Flood warnings for Oklahoma, Arkansas, and Missouri

Heavy rains and flooding are forecast to continue in eastern Oklahoma, Arkansas, and western Missouri, says the National Weather Service. 

(AP Photo/Waco Tribune Herald, Rod Aydelotte)
City crews examine the remains of a cross street in Waco, Texas, Tuesday, March 20, 2012. A flash flood produced up to six inches of rain, buckling the road and flooding nearby homes and business.

The National Weather Service issued flood warnings Wednesday for eastern Oklahoma, much of Arkansas, and parts of western Missouri. 

Isolated thunderstorms are possible Wednesday afternoon but flooding concerns in Oklahoma should decrease throughout the week.

The heavy rains and flooding are the result of a strong low pressure system that covers the southern US and will continue to push a cold front eastward throughout Wednesday, according to Weather Underground. Flow around this low pressure system pulls warm and moist air in from the Gulf of Mexico and triggers more heavy rain and severe thunderstorms across the Lower Mississippi River Valley and Southeast. This system will continue causing major flooding problems as it moves eastward throughout the day. Rainfall totals are likely to surpass 3 inches in some areas.  There is a a slight chance that severe thunderstorms will develop over the Southeast on Wednesday. If storms turn severe, expect strong winds, large hail, and possibly a few tornadoes. After the cold front passes, slight cooler temperatures are anticipated. Expect highs to range in the 60s and 70s across the Central US.

IN PICTURES: Extreme Weather 2012

A flood warning remains in place in Oklahoma for the Poteau River near Panama in LeFlore County. The river was at 35.43 feet Wednesday morning — that's more than 2 feet above moderate flood level. Hydrologists predict that the river will crest at 37.2 feet Wednesday evening before dropping below flood stage on Thursday.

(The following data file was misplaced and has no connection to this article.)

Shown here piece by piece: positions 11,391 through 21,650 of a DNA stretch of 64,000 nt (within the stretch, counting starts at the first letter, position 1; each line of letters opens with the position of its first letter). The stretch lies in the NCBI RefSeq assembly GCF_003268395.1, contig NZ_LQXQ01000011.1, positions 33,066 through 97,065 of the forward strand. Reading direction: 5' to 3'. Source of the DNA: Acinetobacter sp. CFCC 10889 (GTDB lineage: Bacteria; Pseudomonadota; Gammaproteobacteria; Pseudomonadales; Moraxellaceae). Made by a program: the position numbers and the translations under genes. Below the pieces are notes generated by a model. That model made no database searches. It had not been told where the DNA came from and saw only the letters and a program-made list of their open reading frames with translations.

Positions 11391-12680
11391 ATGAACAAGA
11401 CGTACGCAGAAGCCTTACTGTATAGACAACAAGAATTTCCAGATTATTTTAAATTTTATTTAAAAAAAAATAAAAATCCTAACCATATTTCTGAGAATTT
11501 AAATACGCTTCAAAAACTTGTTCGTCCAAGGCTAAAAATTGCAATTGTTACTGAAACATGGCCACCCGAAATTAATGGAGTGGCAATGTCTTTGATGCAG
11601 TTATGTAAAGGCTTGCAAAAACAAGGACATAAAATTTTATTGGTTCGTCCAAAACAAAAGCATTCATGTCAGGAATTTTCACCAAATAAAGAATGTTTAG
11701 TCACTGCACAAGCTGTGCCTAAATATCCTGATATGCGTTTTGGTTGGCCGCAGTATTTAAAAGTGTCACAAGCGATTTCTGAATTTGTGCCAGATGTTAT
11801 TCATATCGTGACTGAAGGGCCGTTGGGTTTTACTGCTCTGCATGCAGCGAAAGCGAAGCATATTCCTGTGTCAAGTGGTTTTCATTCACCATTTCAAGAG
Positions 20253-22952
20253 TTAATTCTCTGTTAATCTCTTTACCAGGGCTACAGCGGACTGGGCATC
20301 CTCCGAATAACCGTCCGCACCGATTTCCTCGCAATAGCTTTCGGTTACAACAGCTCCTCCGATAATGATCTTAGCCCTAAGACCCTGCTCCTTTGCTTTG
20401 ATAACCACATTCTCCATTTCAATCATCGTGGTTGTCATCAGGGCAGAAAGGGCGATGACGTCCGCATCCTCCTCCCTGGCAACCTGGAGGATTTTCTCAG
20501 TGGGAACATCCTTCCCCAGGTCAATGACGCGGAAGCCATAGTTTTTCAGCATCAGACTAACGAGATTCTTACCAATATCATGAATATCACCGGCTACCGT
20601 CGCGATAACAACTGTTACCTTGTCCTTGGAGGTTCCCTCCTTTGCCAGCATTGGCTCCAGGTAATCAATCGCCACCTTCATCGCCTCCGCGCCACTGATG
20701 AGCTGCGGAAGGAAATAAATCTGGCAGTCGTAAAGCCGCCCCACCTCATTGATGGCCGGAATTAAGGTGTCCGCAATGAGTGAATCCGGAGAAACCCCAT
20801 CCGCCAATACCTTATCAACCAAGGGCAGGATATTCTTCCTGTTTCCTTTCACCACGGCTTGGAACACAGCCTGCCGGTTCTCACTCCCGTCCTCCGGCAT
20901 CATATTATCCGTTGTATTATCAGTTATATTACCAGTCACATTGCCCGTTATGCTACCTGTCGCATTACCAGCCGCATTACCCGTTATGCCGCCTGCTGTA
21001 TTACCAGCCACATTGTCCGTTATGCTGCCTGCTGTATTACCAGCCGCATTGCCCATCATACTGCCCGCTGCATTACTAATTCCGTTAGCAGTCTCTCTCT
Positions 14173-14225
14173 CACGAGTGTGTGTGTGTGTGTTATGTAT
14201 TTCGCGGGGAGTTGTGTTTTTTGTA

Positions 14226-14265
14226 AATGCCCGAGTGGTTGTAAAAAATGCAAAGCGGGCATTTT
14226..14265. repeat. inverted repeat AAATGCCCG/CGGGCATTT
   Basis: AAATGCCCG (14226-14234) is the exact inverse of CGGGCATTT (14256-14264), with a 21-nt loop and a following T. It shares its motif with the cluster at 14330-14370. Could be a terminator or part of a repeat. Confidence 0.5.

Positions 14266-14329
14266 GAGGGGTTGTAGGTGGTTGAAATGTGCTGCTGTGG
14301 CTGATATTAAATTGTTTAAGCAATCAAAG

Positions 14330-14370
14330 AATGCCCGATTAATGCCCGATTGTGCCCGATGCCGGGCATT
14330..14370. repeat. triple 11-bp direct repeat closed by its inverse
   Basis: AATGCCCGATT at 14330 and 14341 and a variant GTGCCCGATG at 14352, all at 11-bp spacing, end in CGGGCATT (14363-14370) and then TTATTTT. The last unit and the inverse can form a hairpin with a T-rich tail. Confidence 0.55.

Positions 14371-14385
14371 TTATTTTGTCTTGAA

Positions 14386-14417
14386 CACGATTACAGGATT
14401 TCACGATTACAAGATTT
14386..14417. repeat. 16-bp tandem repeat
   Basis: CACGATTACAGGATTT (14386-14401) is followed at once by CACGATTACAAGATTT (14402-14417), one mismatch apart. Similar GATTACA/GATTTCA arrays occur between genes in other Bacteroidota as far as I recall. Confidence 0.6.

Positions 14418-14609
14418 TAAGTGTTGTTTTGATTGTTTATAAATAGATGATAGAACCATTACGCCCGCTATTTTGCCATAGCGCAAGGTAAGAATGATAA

The weather service says crops and pasturelands could flood between Shady Point and Arkoma in eastern Oklahoma near the Arkansas border.

The National Weather Service issued flash flood warnings Wednesday for much of Arkansas — including the Little Rock metro area — as rainfall continues to inundate the state.

Forecasters say flash flooding is likely in central Arkansas, where several roads are closed because of high water. Authorities say they've received reports of flooding on Crystal Hill Road in North Little Rock and along Baseline Road in southwest Little Rock.

In northern Arkansas, flash flooding is predicted in Clinton, Mountain Home and Heber Springs. Forecasters warn that the valleys in the Ozark Mountains are dangerous during periods of heavy rain. Forecasters also warn of flash flooding in northwest Arkansas.

In southern Arkansas, a flash flooding warning was issued for the Huttig area in eastern Union County.

The National Weather Service in Kansas City issued a flood warning Wednesday morning for  Moniteau Creek near Fayette, Missouri. The warning is in effect until Thursday afternoon.  

The heavy rains took out a bridge southeast of Oklahoma City. But a group of residents left cut off by the washed out bridge are getting help from people they don't even know.

A handful of contractors showed up Tuesday with bulldozers, backhoes and dump trucks to help move the mud and divert a creek that flooded and loosened the dirt and gravel surrounding the span. They told the Associated Press that they're hoping to have the structure rebuilt in the next few days.

The bridge is on private property and owned by a homeowners association. By law it can't be maintained by Oklahoma City or Cleveland County. The association doesn't have enough money to pay for the repairs.

Association member Brenda Rickman says once the bridge is patched, the association will look for ways to finance a permanent fix.

The  slow, strong storms are also slogging through Louisiana, making a major mess from the Arkansas border south to the Gulf of Mexico.

Heavy rains closed at least a dozen school systems Wednesday in the west and Cajun country. On the coast, days of strong southerly winds ahead of the storms prompted flood warnings and halted vessel traffic in some waterways. Heavy rain was expected to spread east into the Baton Rouge and New Orleans metro areas Wednesday.

Roger Erickson of the National Weather Service says up to a foot of rain fell by late Tuesday in a narrow strip of western Calcasieu and Beauregard parishes. High winds downed power lines and trees Tuesday from Union Parish in north-central Louisiana to Calcasieu Parish in the southwest.

IN PICTURES: Extreme Weather 2012

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